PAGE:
Getting an MC variable into a program variable

Suppose in a computer program I send
&hAA, 11, &hA5
to the jrk motor controller, which is supposed to read the feedback position, 0 to 4092. After doing that, where is the number, how do I get it into a variable of the computer program?

Hello. Your serial command is incorrect. If you are using the Pololu protocol (commands that start with 0xAA), then the command byte (the third byte) must have its most significant byte cleared.

Your program should look something like this, in pseudocode:

comPort.writeThreeBytes(0xAA, 11, 0x25);
bytes = comPort.readTwoBytesBlocking();
feedback = bytes[0] + 256*bytes[1];

In fact, we have example code that looks a lot like that in the jrk user’s guide in the “Using the Serial Interface” section. I recommend reading that entire section before proceeding.


Why is there a discrepancy between these three numbers:
jrk configuration utility “Manually set target”: 400 (for example)
jrk configuration utility “Scaled feedback”: … 434 (actually unscaled)
The program below: … 413

 Local hComm As Dword
 Local t As Single, receive$, position As Long

' open COM port
 hComm = FreeFile
 Comm Open "COM5" As #hComm

' tell jrk to furnish feedback position
 Comm Send #hComm, Chr$(&hAA, 11, &h25) 

' wait until it's done
 t = Timer + 1
  If Timer > t Then Print "Comm port timed out." : End
 Loop Until Comm(#hComm, RxQue) >= 2

' read feedback position
 Comm Recv #hComm, 2, receive$
 position = Asc(receive$,1) + Asc(receive$,2)*256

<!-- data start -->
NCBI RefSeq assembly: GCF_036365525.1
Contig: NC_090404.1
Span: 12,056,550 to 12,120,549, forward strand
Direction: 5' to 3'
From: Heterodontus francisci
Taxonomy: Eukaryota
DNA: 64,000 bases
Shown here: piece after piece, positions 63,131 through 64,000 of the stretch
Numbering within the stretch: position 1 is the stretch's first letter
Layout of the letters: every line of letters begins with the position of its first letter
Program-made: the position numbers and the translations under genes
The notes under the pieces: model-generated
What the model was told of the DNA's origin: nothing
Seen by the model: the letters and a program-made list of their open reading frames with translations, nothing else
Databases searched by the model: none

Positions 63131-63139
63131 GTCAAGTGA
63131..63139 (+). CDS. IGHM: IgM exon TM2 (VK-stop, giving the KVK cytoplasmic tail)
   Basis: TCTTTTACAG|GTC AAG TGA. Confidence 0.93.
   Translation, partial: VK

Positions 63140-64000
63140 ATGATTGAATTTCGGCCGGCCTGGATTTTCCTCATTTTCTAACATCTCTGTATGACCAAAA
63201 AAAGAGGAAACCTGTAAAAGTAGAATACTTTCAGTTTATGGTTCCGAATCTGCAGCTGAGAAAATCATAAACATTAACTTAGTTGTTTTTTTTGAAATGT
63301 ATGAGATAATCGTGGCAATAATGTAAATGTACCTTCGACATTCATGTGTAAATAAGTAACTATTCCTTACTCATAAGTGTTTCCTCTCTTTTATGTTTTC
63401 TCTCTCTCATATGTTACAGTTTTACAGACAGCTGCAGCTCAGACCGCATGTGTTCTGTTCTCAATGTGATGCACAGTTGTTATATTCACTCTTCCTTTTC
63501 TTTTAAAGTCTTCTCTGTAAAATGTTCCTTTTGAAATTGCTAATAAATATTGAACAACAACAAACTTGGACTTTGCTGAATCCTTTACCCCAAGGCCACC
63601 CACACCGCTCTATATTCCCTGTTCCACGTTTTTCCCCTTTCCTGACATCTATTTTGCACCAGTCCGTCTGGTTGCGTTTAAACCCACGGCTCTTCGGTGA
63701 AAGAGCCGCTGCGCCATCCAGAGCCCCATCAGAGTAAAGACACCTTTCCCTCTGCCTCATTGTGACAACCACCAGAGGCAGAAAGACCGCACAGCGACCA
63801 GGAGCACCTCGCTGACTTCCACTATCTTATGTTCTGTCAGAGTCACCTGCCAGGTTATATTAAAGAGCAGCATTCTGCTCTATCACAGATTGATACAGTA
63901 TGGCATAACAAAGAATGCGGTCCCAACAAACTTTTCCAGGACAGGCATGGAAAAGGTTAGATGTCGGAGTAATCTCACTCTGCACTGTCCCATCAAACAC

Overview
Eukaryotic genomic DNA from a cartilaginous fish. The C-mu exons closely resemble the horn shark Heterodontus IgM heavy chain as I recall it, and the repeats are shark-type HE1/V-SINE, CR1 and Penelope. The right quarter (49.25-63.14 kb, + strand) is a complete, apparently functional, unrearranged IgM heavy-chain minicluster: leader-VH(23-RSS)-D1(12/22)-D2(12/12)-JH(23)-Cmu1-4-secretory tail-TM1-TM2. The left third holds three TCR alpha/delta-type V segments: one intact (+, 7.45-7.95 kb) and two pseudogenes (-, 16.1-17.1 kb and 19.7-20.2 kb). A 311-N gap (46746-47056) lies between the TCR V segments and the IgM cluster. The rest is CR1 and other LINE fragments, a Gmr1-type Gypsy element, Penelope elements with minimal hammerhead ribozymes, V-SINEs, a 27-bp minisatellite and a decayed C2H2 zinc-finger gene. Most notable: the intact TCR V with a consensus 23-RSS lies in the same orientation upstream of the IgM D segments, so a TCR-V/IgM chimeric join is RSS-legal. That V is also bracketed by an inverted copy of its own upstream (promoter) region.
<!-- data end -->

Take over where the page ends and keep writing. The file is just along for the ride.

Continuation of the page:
Print position

The “Manually set target” box is just a box that you can use to set the target; it will not be affected by the Set Target command you are sending from your program. To see the actual Target, look in the upper-left corner of the jrk configuration utility. You can alse see Scaled Feedback in the same spot.

The Target and the Scaled Feedback are two different numbers. The Target comes from the input source (in this case, your program), while the Feedback is a measurement of the current position of your system. The main point of the jrk’s PID algorithm is that it will try to drive the motor to make the Scaled Feedback equal to the Target, but whether it can actually do that and the accuracy that it achieves are determined by a lot of factors, such as:

  • the physical setup of your system
  • the PID parameters you chose, and how will you tuned them.

With properly tuned PID constants I can usually get the Target and PID constants within 10 or 15 of eachother. Please see the “Setting Up Your System” section of the jrk user’s guide.